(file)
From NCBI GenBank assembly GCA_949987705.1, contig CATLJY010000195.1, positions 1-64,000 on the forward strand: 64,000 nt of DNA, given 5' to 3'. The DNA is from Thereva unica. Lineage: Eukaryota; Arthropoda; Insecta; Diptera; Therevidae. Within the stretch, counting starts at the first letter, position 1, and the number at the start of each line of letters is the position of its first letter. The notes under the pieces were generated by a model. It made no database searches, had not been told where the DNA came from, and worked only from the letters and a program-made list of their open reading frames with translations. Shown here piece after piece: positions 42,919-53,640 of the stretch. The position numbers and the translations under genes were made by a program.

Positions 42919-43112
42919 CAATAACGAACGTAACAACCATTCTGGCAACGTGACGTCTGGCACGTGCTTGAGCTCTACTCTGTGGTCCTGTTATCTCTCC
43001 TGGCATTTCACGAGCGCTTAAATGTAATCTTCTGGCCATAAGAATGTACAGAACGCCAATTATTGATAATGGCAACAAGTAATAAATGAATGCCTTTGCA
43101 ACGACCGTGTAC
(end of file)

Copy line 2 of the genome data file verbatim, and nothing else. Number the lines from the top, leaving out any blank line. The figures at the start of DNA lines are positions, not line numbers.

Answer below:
Positions 42919-43112